In terms of safety, the Hyundai Kona has earned a five-star safety rating in the European New Car Assessment Program (Euro NCAP). Active safety features include; an Anti-skid Braking System (ABS), Electronic Stability Program (ESP), Downhill Brake Control, Blind-Spot Collision Warning and Rear Cross-Traffic Collision Warning. Passive safety features include; driver and front passenger airbags, complemented by curtain and side-impact airbags, plus auto locking doors that are speed sensitive at 15km/h.

The new Kona 1.0 T-GDI Executive Manual is powered by Hyundai’s Kappa 998cc T-GDI 3-cylinder turbocharged petrol engine, pushing out 88 kW at 6 000 RPM and 172 NM maximum torque between 1 500 and 4 000 RPM, and features a six-hole GDI injector, pressured to a higher-than-average 200 bar, securing clean combustion. Power goes to the front wheels through a six-speed manual gearbox. Top speed of the Kona 1.0 TGDI is given as 181 km/h and fuel consumption, measured in a real-life combined cycle, can be as low as 6.8 litres/100 km, but on the ride and drive, it registered 7.6. The fuel tank on both models holds 50 litres.

The Atkinson 2-litre naturally aspirated petrol engine powering the Kona 2.0 NU Executive, develops 110 kW at 6 200 RPM and maximum torque of 180 NM available from 4 500 RPM. Drive is to the front wheels through a six-speed automatic gearbox. The 2-liter Kona credited with a maximum speed of 194 km/h, and recorded fuel consumption of 7.2 litres per 100 km on a combined urban/open road test cycle, although on the test run, we got a reading of 8.2 on the trip computer which is also good considering that we did push it a bit hard on the test run.

The Kona 2.0 Executive also has a button on the center gearshift console which offers the driver a choice between Comfort, Eco or Sport driving modes, which does change the character of the vehicle somewhat. I left the auto in comfort mode for most of the time and was more than happy with the ride. In the stopping department, the Kona has vented discs in front and solid discs at the rear and were really good. Stomping hard on the loud pedal at 100 km/h brought the Kona to a halt in approximately 3.3 sec's.

The ride and drive route took us up the KZN North coast and for this first sector, we started out in the Kona 2.0 NU Executive 6-speed automatic, one of the most anticipated models in its category and the car was as agile as we had heard about, whether driving around town or out on winding country roads. From behind the wheel, the new Kona feels just like driving a normal hatchback. The ride is smooth and comfortable, and it takes good care of ironing out bumps, ruts and dodging potholes on poor tar roads, of which there are many, as we found on the roads through the sugar cane areas. Although the Kona rides higher off the ground than a subcompact car, it is however impressively neutral when cornering at speed. The amount of feedback from the motor driven power steering is around the best, even including some luxury models. The overall feel is balanced and responsive, the firm suspension reassuring and as for the braking, it is more than adequate even in an emergency stop.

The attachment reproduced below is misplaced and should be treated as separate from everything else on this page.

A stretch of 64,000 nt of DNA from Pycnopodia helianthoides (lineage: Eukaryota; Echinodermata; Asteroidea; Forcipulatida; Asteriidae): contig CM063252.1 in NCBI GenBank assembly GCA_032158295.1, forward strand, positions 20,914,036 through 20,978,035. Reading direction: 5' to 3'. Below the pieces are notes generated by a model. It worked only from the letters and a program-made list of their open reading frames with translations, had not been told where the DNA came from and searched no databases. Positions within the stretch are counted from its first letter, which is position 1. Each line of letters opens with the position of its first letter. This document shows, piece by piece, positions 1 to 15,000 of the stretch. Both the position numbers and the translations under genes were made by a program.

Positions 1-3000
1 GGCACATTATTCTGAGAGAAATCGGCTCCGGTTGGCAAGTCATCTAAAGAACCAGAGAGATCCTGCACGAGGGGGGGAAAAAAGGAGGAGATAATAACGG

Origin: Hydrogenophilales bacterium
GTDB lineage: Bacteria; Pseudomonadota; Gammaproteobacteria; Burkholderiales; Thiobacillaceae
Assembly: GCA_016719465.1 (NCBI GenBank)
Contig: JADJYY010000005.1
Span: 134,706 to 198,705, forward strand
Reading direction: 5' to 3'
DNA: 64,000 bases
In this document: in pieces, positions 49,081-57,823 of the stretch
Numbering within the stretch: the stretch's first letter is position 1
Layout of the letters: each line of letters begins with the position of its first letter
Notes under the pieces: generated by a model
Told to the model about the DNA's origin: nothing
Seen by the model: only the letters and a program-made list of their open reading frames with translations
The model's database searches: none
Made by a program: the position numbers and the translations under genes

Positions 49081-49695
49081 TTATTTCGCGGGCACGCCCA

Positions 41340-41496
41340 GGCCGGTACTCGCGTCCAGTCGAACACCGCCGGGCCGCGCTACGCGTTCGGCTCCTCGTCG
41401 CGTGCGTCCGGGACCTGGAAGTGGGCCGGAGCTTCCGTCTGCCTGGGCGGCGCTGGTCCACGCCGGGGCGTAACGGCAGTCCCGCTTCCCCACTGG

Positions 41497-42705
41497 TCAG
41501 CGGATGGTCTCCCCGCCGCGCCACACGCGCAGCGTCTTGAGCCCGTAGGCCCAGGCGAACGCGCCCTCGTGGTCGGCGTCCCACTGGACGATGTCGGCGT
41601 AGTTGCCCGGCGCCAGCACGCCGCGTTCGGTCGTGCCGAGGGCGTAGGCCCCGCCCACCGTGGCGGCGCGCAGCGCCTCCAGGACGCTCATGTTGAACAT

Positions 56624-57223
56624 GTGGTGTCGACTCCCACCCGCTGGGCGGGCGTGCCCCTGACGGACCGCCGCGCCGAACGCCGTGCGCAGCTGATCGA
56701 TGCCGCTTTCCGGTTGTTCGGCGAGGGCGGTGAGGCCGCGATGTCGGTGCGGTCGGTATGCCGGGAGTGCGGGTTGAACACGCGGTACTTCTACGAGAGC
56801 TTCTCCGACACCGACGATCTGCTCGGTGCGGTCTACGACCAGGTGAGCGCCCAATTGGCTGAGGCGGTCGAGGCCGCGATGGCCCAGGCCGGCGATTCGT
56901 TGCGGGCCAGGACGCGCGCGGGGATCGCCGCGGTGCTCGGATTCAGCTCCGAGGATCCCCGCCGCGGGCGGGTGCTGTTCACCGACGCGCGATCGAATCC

Cruising on the freeways at a steady 120 km/h in 6th gear, the engine turns at just 2 000 RPM while the ride is relaxed and pleasant with almost no sign of road or wind noise. The automatic gearbox is smooth-shifting and always finds the right gear when going up hills. At the halfway mark on the drive, we changed to drive the Kona 1.0 T-GDI Executive 6-speed Manual. The 1.0 –GDI has almost the same spec as the 2-litre. However, being powered by the Kappa 3-cylinder petrol engine, at half the capacity of the-2-litre and albeit turbo-charged, I fully expected it to be underpowered, but how wrong I was. It is surprisingly powerful and the 6-speed manual gearbox slices nicely through the gears, making it the sportier model to drive. Sure, up steep hills, you will have to drop a “cog” or two to keep up the momentum, but the gear-changes are smooth and quick. All in all, this translates to an enjoyable and rewarding driving experience, not unlike some of the sporty German hatches.

The recommended retail prices are R379 900 for the Kona 1.0 T-GDI Executive 6-speed Manual and R399 900 for the Kona 2.0 NU Executive Automatic. The prices include a 7 year / 200 000 km manufacturers' warranty (comprising the 5 years / 150 000 km warranty with a 2 year / 50 000 km drivetrain warranty); a 5 year / 90 000 km service plan; and 5 years/150 000 km roadside assistance.